Insignia-BNT National Title Agency is a boutique full service title company headquartered in Midtown Manhattan. Insignia-BNT’s staff is comprised of a dedicated and motivated team, with extensive; finance, real estate, legal and management consulting experience.  Insignia-BNT prides itself on exceeding the industry standard when it comes to customer service. While we provide a diverse range of title services our chief expertise is in commercial title insurance.

What sets Insignia-BNT apart from the other title agencies is the consistent communication between Insignia-BNT and its clients.  We offer the most comprehensive title insurance professional services from acquisitions, to mezzanine financing to air and development rights and more.  Insignia-BNT focuses on ensuring a seamless closing for multi-faceted and multi-state transactions.  We work closely with our underwriters at First American Title Insurance Company, Fidelity National Title Agency, Old Republic, Westcor Land Title Insurance Company and Security Title of Baltimore, to help resolve any issue that may arise during the closing process.

Whether our client is a first time home buyer or an experienced investor; we treat each and every transaction with the due diligence it deserves.  Our Chief Underwriting Counsel and Clearance department work hand in hand with all parties of the deal ensuring a smooth and timely closing.  We have the experience and the know-how to handle the most complicated transactions.  Our team is always available to discuss any issues prior to ordering title, as well as during the transaction and post closing.  The retention of our clients demonstrates over and over again that we are dedicated to our philosophy of providing the highest level of customer service possible.

List of services: Commercial & Residential Title Insurance, Real Property & Cooperative Lien Searches, 1031 Exchange Intermediary Services, Due Diligence


Looking Out for “Dirty Money”

March 14, 2016 3:15 pm

While there is a lot of government intrusion in our lives since the terrorist attacks of 9/11 spawned the reactionary USA PATRIOT Act, the recently-implemented reporting requirements imposed on title companies relating to certain real estate sales in Manhattan and Miami can be traced back to the passage of Currency and Foreign Transactions Reporting Act of 1970, commonly called the “Bank Secrecy Act” (31 U.S.C. 5311-5330 with other sections scattered through parts of the U.S. Code.

The agency involved with the new, temporary, reporting requirements, is called the “Financial Crimes Enforcement Network” – FinCEN, for short. FinCEN was created by 31 U.S.C. 310, as enacted by Pub. L. 107–56, title III, §361(a)(2), Oct. 26, 2001, 115 Stat. 329; amended Pub. L. 108–458, title VI, §§6101, 6203(a), Dec. 17, 2004, 118 Stat. 3744, 3746; Pub. L. 111–195, title I, §109(c), July 1, 2010, 124 Stat. 1338) – and based on the timing, it’s fairly clear that this particular watchdog agency was created by Congress during the panic that occurred in the wake of the 9/11 attacks.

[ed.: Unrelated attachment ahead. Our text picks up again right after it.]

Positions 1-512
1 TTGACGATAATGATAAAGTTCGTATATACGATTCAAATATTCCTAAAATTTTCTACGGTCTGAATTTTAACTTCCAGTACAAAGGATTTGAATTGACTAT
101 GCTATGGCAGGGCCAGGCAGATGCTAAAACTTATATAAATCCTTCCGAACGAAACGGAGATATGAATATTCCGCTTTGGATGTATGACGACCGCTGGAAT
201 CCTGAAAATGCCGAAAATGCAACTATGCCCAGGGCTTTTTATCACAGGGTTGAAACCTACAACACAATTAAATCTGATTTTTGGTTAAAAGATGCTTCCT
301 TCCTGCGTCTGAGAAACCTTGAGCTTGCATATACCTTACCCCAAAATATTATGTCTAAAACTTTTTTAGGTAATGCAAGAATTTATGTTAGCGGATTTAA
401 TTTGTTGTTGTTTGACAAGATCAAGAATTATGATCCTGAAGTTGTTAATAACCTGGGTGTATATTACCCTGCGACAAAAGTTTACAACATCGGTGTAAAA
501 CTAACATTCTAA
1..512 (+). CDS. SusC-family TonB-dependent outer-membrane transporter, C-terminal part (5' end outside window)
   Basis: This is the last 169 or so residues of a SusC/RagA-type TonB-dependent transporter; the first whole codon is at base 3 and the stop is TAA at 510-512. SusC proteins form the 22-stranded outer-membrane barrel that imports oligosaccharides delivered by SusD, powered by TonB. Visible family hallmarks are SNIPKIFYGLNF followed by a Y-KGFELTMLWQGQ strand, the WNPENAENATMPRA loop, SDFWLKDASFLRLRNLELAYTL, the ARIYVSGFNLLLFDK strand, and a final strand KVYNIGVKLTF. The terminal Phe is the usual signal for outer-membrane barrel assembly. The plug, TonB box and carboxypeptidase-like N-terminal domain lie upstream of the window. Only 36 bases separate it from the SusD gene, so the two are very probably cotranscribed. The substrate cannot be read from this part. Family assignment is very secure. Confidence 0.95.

ILSA: Playing it again in a different key

November 4, 2010 2:48 pm

Laws that are enacted as a reaction to one problem can sometimes find new life in a very different context. As we shall see in this report, lawyers for condominium sponsors and purchasers can draw some interesting lessons from a spate of recent cases emanating from the Southern District of New York.

Back in the 1960’s, Congress created the Interstate Land Sales Full Disclosure Act (15 U.S.C. §§ 1701 et seq.), (commonly acronymed as “ILSA” or the less-pronounceable “ILSFDA”) as a response to the unscrupulous practices of land speculators who were subdividing and selling undevelopable desert and swamp lots in faraway places like Arizona and Florida, to unsuspecting out-of-state purchasers. These lots usually had no access to roads, utilities or any of the promised amenities, and when purchasers actually went to see their lots, they would discover the fraud – in most cases too late to obtain recourse or without any recourse at all.


Issue of Lack of Standing Makes Foreclosures Defective

July 27, 2010 4:18 pm

The financial crisis of the past couple of years has brought with it a glut of mortgage foreclosures. With this huge increase in foreclosures has come a troubling increase in short cuts and sloppy work by institutional lenders and the “foreclosure mill” law firms handling a bulk of these proceedings in New York State.

One of the short cuts involves the commencement of the foreclosure before the paperwork, including the assignment of the mortgage to the plaintiff, has gotten to the lawyer. Courts and referees often miss the lack of standing, resulting in a defective foreclosure that could be set aside. Sometimes the situation has been caught by vigilant judges and the proceedings held up while the lender and its lawyers scramble to comply with the prerequisites that had been ignored.


Insignia National Title
6 East 39th Street
Suite 700
New York, NY 10016


Insignia specializes in:
  • Residential Property
  • Commercial Property
  • New Construction
  • Co-Op Lien Searches
  • ACRIS E-Tax Prep
  • Zoning Lot Cert's
  • Foreclosure Searches
  • Abstract Services